►DORMANT CAUSE: This cause was dormant till 1937, when Manila hosted the 33rd International Eucharistic Congress, Feb. 3-7, 1937. With the opening day occurring on the 322nd death anniversary of Takayama, the Japanese delegation introduced a resolution reviving the Cause of Beatification of Takayama. Japanese press reports say this was approved by the Eucharistic Congress.
►TAKAYAMA CAUSE ‘SECONDED’ TO JAPAN: At the sidelines of Vatican II (1962-1965) which was attended by bishops from around the world, the Japanese Bishops visited Manila Cardinal Rufino J. Santos, petitioning that the Takayama Cause be revived. They were surprised when Cardinal Santos readily “seconded” the cause to them. The Japanese Bishops’ Conference (CBCJ) established a Historical Committee which gathered supporting materials and sent the loose-leaf documents to the Jesuit General Postulator. Because some chapters were written in German, Portuguese and Japanese — which are not official Vatican languages — the Takayama papers could not be presented to the Congregation for the Causes of Saints (CCS).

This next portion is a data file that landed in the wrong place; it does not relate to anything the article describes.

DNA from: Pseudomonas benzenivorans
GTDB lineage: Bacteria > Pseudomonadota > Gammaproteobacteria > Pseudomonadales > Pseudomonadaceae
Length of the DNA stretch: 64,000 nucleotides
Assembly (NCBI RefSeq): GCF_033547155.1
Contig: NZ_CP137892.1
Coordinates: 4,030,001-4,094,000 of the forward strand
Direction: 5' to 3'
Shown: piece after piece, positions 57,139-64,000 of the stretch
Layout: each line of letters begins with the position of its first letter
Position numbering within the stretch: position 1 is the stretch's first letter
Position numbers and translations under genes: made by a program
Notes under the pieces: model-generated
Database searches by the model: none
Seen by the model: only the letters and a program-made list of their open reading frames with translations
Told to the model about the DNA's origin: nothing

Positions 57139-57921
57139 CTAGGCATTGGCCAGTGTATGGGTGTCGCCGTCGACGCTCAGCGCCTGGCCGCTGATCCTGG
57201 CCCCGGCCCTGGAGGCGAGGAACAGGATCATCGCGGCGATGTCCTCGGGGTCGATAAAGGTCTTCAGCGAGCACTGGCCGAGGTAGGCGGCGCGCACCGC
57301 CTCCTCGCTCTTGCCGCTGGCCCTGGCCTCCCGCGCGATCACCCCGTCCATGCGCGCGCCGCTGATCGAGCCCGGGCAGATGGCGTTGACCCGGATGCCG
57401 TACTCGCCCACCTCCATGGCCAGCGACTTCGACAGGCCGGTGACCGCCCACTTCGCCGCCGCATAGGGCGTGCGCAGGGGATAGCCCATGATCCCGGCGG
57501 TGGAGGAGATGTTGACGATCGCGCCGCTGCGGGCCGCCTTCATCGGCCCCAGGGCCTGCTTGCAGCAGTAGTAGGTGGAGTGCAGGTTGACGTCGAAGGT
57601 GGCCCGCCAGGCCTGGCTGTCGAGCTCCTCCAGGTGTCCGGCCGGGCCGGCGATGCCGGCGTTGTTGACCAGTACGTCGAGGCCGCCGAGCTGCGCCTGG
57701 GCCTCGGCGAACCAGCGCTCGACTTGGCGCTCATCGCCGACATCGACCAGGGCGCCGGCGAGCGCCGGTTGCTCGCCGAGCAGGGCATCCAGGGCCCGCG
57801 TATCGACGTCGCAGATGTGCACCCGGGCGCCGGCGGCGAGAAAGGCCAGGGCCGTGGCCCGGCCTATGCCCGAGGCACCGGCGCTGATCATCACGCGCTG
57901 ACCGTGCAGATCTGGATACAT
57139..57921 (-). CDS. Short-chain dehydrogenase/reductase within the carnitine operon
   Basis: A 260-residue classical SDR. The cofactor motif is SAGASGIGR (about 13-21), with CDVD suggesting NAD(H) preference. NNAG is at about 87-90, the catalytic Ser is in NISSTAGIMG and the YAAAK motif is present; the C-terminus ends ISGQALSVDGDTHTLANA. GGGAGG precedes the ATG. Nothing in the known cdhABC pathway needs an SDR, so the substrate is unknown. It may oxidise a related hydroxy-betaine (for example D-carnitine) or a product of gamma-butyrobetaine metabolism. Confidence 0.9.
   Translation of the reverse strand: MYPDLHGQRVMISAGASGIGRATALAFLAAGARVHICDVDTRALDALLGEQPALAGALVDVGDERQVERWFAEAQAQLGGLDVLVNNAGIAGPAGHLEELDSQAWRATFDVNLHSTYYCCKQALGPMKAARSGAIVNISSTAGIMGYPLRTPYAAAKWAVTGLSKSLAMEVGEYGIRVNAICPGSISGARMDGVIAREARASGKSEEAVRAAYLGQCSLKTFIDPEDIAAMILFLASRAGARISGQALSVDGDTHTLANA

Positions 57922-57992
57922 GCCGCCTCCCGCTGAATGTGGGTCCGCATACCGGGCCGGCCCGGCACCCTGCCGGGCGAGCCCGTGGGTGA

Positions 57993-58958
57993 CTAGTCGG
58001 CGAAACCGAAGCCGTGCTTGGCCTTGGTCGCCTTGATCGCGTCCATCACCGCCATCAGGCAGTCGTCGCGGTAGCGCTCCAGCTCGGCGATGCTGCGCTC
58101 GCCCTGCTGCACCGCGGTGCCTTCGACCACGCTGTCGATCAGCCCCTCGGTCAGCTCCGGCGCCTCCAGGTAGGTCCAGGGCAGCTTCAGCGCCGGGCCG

►’ACCIDENTAL’ MANILA RE-INVOLVEMENT — A group of Filipino and Japanese history buffs, wanting to print some literature for Japanese pilgrims visiting the Takayama Memorial (est. 1977) at Plaza Dilao, wanted to ascertain whether Lord Takayama was indeed a Japanese historical figure, or merely a composite of several celebrated Christian samurai. They asked an ex-seminarian, Ernesto A. de Pedro, to take two weeks off to research at the Vatican. The Jesuit General Postulator was glad somebody was interested in Takayama; the papers had been dormant for eleven years. Fr. Paulo Molinari, SJ, said their office was short-handed; there were only two Jesuits in their office … they had to do the xeroxing themselves. In short, they gave the Filipino researcher the entire carton box of materials for translation.